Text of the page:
In April, we - Vivita and Avneet, the co-founders of The Wishing Chair, released the "Delights of Distraction" newsletters; a grab-bag of some of our favorite links across the internet that lent some diversion, inspiration, and solace during these unsettling times. We hope to continue this weekly correspondence as long as it resonates with you, our readers - our true sources of joy and delight.
For us, growing up in the closed Indian economy era of the 80s allowed you to play outdoors with no worries about pollution or security, there was a sense of community as the entire colony was your playground, an ability to entertain yourself with whatever little was available and value the few simple gifts you did receive.
In contrast, the 6 yr old twins have access to more information, content, books, and music than they can possibly go through in their lifetime. There is access to infinite resources on parenting skills, mental health, interests & DIYs to ensure well-rounded growth. However, the one thing we know for sure is, we are grateful for not having social media in our childhood as we feel the pressure it brings is hard for a middle schooler's mind to comprehend and navigate. The scary implications of the top-watched documentary on Netflix The Social Dilemma, only served to vindicate our ideas on our "ignorant" minds in our youth, before the Big Tech companies could hijack them. We can only hope, that humanity's unique ability to adapt and thrive, outsmarts every algorithm they throw at us.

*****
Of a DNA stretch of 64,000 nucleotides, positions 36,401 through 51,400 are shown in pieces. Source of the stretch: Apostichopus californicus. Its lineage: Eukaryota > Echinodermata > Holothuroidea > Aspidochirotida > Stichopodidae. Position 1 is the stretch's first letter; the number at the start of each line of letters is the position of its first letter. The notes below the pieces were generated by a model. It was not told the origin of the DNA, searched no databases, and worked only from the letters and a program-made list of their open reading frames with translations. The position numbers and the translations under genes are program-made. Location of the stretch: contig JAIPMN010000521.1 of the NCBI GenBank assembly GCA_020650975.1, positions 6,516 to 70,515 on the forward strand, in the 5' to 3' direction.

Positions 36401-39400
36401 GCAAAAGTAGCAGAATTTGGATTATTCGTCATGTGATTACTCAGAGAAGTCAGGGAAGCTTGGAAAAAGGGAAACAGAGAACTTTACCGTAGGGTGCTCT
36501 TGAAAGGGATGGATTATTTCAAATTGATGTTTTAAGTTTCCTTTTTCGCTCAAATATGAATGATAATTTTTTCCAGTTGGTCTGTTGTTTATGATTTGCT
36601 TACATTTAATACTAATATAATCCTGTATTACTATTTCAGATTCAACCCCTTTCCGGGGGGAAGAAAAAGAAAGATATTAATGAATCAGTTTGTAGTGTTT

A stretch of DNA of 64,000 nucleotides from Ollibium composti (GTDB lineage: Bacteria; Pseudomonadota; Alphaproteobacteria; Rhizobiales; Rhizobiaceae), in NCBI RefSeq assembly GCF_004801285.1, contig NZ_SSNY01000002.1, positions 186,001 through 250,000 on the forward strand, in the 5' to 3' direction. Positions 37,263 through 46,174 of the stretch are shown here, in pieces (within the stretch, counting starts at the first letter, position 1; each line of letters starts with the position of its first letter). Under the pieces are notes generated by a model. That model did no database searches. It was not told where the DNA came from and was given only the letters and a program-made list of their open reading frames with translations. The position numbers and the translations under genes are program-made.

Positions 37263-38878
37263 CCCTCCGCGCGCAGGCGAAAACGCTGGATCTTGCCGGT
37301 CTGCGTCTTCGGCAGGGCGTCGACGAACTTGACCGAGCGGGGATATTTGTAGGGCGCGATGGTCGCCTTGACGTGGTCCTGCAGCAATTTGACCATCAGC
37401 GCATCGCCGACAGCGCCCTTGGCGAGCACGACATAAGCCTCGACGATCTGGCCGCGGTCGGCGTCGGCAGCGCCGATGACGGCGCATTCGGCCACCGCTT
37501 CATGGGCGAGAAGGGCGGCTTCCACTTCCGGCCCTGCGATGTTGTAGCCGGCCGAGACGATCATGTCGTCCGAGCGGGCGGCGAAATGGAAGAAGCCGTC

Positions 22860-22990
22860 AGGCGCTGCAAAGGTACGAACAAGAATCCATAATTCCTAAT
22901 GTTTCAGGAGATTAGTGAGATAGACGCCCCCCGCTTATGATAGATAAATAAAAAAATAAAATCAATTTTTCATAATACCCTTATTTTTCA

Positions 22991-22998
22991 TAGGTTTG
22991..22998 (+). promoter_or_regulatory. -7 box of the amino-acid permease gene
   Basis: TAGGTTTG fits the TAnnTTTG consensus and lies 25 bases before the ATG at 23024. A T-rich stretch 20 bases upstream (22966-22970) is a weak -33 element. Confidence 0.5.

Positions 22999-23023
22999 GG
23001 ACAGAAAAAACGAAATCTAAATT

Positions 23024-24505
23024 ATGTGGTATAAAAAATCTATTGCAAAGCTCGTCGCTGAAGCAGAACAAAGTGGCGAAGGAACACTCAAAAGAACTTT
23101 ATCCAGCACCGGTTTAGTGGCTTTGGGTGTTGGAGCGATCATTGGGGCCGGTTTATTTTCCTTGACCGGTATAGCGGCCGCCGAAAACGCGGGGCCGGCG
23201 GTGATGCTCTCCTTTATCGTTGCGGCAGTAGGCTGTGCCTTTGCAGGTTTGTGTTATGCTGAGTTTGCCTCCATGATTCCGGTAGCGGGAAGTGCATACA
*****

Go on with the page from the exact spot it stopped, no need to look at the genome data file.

And now, onwards to our favorite recommendations for this week.
To Read: We're already overwhelmed as it is...we could do with some life simplification. The thing is - most things that are simple, are notoriously hard to do: like lose weight! Our frustration with following through on the simple solution causes us to challenge or ditch it, leading us to imagine more complex solutions. And then we buy things (like supplements, expensive gym memberships, liposuction) that promise to address the complexity and make it easy again. This article shows you how to break out of the artificial complexity cycle, and see many solutions as they are: simple and straightforward.
To Joy Scroll: Photographers Paul Johnson-Hicks and Tom Sullam co-founded the Comedy Wildlife Photography awards six years ago, asking contributors to send their snapshots of animals in the wild doing impossibly funny things. Their mission is to promote conservation and awareness through humorous and light-hearted imagery. The results are fascinating, hilarious and much-required respite; the photo of the tortoise flipping the finger to the camera underwater, is pretty much our collective response to 2020.
To Listen: Everything you need to know about life, you can learn from the lyrics and lilt of the profoundly heavy-hearted poetic anthology of songs, "The Tides of Magnificence" by Molly Drake (mother of legendary singer-songwriter Nick Drake). The songs were recorded in a rudimentary setup in the 1950s, accompanied by the piano and her dulcet, airy, soft voice. Her short, tender performances span subjects from lost loves, destiny, hope, memories, grit, grief and the ephemeral nature of happiness: